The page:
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Speed Skating Forum Most of the discussions in this forum will be about inline speed skating but discussions about ice speed skating and quad roller speed skating are also welcome.

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Old July 6th, 2019, 10:06 PM   #1
Aerocat
Junior Member
 
Join Date: Dec 2018
Posts: 22
Default Transitioning from Quads to Inline

Hey everyone,

Just started a brand new speed team in Dayton, OH. Need a little advice. My speed career was over just before inlines took over. I’m very capable on quads, but would like to pick up inlines. Also, so far all of my skaters are from the derby team. We’re all on quads. All of us want to make the transition to inline.

Does anyone have any suggestions about steps to take to make the transition?

I went out and bought a low cut speed skate. I was smart enough to not go with a huge wheel, they’re only 4x100. However, I just plain don’t have the ankle strength yet to be comfortably upright.

Any tips on improving my stability?

Feel like I need a plan with baby steps. It’s been really frustrating to be a competent skater and be totally inept on inlines.

I’m having no trouble accelerating, but I can’t wrap my head around turning. Edges are very different from an articulating plate. Just feel like I’m falling over when I get on the edges.

Would it help to pick up a pair of recreational roller blades that have some ankle support to learn on or should I just go for it with the speed skates?

If so, what would you recommend? Don’t want what I do on recreational inlines to negatively affect what I’m trying to do on the speed skates.
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Old July 7th, 2019, 03:39 PM   #2
Mort
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Join Date: Aug 2012
Location: Huntington Wv
Posts: 3,516
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Check out ice hockey videos for help with learning edges and general inline skills and form. They usually explain things well and while ice and inline are not a perfect transfer they are VERY close.

Speed skates are really hard to deal with for a new to inlines skater. I'd recommend an "urban" style skate with 4x80 setup. Keeps y low to the ground and starts to let you get a feel for those longer wheelbases. Even a 4x80 is 243 mm wheelbase. Where even most longer quad wheelbases on size 10 to 13 feet wont be over 190.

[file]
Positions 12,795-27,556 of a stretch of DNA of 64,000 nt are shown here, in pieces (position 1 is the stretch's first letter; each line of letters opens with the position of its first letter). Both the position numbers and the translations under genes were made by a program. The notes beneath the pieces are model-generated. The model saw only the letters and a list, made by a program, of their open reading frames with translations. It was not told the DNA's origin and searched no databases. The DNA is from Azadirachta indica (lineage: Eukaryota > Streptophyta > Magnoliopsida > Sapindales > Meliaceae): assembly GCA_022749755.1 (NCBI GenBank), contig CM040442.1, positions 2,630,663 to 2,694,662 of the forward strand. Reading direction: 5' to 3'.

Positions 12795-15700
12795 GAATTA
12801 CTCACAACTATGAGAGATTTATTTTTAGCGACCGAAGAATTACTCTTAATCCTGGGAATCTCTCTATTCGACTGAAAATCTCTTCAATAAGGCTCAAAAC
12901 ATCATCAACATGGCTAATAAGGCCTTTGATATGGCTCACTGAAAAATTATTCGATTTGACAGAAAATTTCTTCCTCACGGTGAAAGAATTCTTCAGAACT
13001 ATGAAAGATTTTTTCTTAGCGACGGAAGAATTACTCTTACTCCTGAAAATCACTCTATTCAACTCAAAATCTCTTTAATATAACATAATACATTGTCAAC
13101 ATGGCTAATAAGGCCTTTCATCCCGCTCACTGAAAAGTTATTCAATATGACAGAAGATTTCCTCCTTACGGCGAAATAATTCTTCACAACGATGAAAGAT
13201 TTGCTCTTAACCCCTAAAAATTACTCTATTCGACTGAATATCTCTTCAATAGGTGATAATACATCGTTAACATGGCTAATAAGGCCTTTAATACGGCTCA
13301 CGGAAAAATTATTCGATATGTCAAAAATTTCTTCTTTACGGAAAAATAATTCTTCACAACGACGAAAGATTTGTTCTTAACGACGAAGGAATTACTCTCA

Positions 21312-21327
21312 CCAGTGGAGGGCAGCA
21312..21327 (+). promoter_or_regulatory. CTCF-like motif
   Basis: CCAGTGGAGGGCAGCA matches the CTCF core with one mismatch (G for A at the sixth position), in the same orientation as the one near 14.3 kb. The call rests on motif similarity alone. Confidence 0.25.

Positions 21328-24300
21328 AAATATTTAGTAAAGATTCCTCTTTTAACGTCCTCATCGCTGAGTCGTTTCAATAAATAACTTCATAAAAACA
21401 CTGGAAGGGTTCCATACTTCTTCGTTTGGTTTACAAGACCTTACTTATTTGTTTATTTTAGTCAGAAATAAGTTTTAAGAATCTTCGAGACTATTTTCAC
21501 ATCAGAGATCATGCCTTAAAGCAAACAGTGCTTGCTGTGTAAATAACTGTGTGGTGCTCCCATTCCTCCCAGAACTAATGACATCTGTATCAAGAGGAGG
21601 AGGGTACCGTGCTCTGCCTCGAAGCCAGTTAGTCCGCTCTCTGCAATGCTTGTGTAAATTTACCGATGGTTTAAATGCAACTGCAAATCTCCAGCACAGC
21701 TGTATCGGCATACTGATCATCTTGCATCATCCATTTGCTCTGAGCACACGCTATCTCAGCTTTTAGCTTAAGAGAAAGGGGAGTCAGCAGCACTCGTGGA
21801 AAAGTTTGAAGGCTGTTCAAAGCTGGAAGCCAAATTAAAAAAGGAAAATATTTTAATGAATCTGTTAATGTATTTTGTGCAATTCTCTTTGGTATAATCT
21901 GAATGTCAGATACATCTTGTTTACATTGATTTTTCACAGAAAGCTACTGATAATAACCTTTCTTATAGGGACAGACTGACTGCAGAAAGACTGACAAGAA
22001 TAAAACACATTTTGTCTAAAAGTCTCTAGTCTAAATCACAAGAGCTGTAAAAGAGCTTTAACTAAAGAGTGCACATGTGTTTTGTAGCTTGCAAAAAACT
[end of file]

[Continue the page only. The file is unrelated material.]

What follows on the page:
It's not the ankle strength, it's the stability and balance that needs work. Those small muscle fibers are controlling your skate that is now sitting on a couple mm of width instead of like 120mm of width. The pivoting point is farther away on inlines as well(boot to ground vs a quads boot to truck yoke:the cushions

Never worry about having different skates and different disciplines. They will compliment each other soon enough with some practice. You'll deepen your understanding with skates, their feel and how to use the best input to get the best output for multiple situations and multiple skate configurations.
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"Focus on form and speed is a byproduct, focus on speed and falling is a byproduct." - Matguy
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Old July 7th, 2019, 10:19 PM   #3
Aerocat
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Join Date: Dec 2018
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Thanks for the tips. I started looking for a 4x80 setup.

I think the hardest thing to wrap my head around right now is that thereís not going to be a flex in my ankles while on inlines. My brain is wired to have me bend at the ankles during a turn because quads are always flat on the deck.

So when I try to keep my ankles straight it feels like Iím falling.
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Old July 7th, 2019, 11:17 PM   #4
Mort
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Join Date: Aug 2012
Location: Huntington Wv
Posts: 3,516
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Quote:
Originally Posted by Aerocat View Post
Thanks for the tips. I started looking for a 4x80 setup.

I think the hardest thing to wrap my head around right now is that there’s not going to be a flex in my ankles while on inlines. My brain is wired to have me bend at the ankles during a turn because quads are always flat on the deck.

So when I try to keep my ankles straight it feels like I’m falling.
Ankles can still flex, most have articulating cuffs, which let's you have dorsiflexion and plantarflexion. Having the cuff a bit looser let's you have easy supination and pronation if so desired

Also urban wheels have a different profile than race wheels, and are far easier to handle.
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